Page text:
While many salons and spas abide by state regulations to offer a healthy respite for your digits and tootsies, others still throw caution to the wind when it comes to cleanliness and proper nail care. Nail pros and medical experts weigh in on what to be cautious of before placing your hands on the manicure table again.
1. Not all manicures are created equal. "The level of complete disregard for manicuring and health and sanitation is just absolutely appalling," says celebrity manicurist Beth Fricke, who has groomed the nails of everyone from Angelina Jolie to Zoe Saldana. "There are good ones out there, and you just have to be aware and ask questions. Basically what you want to look for is that the tools are cleaned with soap, water and a nailbrush. Then they need to be soaked. Sometimes they do that ahead of time and put them in the sanitary bags. Ask them what their process is. I have no problem with people asking me how I clean my tools. That's a question I should be able to answer."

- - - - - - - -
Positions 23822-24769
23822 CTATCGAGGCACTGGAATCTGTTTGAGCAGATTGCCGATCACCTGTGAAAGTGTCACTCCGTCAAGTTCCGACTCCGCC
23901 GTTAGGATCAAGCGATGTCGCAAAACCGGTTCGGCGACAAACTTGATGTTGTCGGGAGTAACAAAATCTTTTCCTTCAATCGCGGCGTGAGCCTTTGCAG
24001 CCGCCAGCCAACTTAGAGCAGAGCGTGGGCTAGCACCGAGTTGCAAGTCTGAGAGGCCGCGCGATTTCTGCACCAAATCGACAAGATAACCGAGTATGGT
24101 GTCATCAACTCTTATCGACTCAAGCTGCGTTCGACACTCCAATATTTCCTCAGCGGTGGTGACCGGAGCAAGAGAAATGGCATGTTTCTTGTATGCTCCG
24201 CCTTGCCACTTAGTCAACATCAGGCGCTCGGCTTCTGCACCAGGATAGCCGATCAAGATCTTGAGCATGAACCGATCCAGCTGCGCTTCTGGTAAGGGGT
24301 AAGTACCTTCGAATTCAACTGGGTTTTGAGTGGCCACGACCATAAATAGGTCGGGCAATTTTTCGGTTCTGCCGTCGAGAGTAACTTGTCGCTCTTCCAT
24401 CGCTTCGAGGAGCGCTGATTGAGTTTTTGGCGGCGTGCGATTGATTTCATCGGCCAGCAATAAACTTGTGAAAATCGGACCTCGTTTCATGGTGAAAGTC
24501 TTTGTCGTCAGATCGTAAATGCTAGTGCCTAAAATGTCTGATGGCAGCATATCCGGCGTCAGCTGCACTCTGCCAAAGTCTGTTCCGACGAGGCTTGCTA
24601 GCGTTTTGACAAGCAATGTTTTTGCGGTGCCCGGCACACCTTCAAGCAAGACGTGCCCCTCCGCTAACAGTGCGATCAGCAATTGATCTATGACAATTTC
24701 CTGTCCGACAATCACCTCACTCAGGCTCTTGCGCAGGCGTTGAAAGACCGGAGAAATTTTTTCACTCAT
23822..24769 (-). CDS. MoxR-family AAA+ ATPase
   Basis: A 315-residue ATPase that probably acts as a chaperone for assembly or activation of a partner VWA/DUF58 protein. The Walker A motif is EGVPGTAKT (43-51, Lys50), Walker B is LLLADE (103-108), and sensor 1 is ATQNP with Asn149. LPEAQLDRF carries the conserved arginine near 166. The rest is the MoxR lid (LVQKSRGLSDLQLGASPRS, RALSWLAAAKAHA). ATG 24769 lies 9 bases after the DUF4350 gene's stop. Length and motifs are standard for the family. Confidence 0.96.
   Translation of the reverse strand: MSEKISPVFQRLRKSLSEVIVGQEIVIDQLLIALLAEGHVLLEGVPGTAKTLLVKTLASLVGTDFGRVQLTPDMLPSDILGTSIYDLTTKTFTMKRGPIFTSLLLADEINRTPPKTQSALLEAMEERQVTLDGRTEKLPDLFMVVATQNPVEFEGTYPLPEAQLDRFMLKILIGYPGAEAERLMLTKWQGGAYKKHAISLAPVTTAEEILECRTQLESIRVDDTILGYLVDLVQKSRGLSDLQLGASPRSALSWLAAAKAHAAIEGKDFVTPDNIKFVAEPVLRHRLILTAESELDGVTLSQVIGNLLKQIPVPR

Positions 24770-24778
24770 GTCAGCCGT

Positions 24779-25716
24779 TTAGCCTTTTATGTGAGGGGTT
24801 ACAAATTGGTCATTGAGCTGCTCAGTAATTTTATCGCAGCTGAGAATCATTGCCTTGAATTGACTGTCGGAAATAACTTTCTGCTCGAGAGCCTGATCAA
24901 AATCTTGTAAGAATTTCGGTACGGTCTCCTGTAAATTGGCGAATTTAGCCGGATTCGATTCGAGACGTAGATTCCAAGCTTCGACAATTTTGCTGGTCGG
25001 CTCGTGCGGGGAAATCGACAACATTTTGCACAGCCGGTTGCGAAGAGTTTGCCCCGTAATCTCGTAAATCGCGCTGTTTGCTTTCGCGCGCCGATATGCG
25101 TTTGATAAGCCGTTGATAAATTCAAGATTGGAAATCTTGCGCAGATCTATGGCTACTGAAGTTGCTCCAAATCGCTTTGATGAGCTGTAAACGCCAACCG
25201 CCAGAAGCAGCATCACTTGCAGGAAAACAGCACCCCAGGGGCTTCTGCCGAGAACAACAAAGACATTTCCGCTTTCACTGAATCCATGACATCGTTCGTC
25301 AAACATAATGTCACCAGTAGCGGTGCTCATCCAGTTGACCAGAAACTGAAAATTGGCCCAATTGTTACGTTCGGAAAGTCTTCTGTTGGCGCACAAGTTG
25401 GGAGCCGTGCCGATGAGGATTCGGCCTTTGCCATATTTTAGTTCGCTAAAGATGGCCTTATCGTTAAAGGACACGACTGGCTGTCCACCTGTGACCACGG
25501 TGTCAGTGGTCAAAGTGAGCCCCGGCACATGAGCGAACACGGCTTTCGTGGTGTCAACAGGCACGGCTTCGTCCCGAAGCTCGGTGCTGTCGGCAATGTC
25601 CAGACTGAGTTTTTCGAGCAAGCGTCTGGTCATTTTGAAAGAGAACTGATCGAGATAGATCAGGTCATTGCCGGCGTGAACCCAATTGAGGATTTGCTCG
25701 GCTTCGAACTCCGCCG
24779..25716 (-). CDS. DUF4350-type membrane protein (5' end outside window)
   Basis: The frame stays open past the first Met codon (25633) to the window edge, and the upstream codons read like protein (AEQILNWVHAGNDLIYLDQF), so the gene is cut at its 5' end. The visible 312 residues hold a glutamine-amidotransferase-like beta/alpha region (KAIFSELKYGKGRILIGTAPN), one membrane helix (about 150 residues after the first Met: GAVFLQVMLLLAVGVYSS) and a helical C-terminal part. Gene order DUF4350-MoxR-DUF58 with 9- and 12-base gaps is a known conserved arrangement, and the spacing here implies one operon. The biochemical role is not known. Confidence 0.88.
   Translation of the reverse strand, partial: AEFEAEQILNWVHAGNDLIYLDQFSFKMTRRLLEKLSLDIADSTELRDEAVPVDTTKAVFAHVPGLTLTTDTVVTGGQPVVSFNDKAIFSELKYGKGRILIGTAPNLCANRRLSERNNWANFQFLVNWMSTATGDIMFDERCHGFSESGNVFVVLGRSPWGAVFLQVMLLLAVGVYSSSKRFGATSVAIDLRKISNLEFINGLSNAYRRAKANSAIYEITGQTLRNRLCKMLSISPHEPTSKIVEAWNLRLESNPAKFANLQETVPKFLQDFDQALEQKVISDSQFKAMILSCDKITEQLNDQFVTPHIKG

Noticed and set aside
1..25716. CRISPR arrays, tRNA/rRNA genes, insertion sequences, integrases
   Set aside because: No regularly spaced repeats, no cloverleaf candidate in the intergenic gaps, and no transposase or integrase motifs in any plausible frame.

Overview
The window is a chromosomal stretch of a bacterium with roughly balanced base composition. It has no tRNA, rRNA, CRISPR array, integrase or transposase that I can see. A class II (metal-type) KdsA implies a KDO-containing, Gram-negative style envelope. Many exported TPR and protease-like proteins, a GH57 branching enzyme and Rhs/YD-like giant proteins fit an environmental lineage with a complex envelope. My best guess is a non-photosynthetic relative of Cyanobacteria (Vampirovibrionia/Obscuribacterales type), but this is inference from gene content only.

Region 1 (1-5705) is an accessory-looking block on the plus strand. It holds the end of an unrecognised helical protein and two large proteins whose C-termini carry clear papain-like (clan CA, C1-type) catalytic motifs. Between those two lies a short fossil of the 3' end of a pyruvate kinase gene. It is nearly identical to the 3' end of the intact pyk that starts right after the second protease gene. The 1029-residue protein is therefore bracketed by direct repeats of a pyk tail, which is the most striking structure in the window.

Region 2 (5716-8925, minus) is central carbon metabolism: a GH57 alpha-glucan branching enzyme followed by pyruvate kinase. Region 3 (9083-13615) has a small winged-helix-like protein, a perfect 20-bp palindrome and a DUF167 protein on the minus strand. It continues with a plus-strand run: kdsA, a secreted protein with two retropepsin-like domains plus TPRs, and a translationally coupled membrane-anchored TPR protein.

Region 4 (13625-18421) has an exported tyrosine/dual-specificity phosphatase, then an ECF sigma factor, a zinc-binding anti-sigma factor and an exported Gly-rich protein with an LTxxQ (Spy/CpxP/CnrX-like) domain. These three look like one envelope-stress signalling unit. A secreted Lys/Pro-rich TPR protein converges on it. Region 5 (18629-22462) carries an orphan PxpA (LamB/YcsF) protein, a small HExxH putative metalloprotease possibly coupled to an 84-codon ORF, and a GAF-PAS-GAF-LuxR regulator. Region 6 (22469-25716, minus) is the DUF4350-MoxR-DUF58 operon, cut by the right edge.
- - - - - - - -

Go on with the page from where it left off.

Brad Masterson, communications manager for the Professional Beauty Association, agrees that communication is key. He suggests asking your manicurist these questions: "How often do you sterilize equipment? How do you prevent cross contamination in the salon? Is there someone at the salon that is in charge of making sure safety standards are followed?" He adds, "If they cannot answer questions like this, it should be a red flag. All nail technicians should know this basic information and be able to give a confident answer. If they can't, it might not be a place you want to go to."
2. Cleanliness is key. No matter how tender the touch of the manicurist, occasionally a little bleeding will occur during a treatment, which is why proper cleaning and sterilization is so important.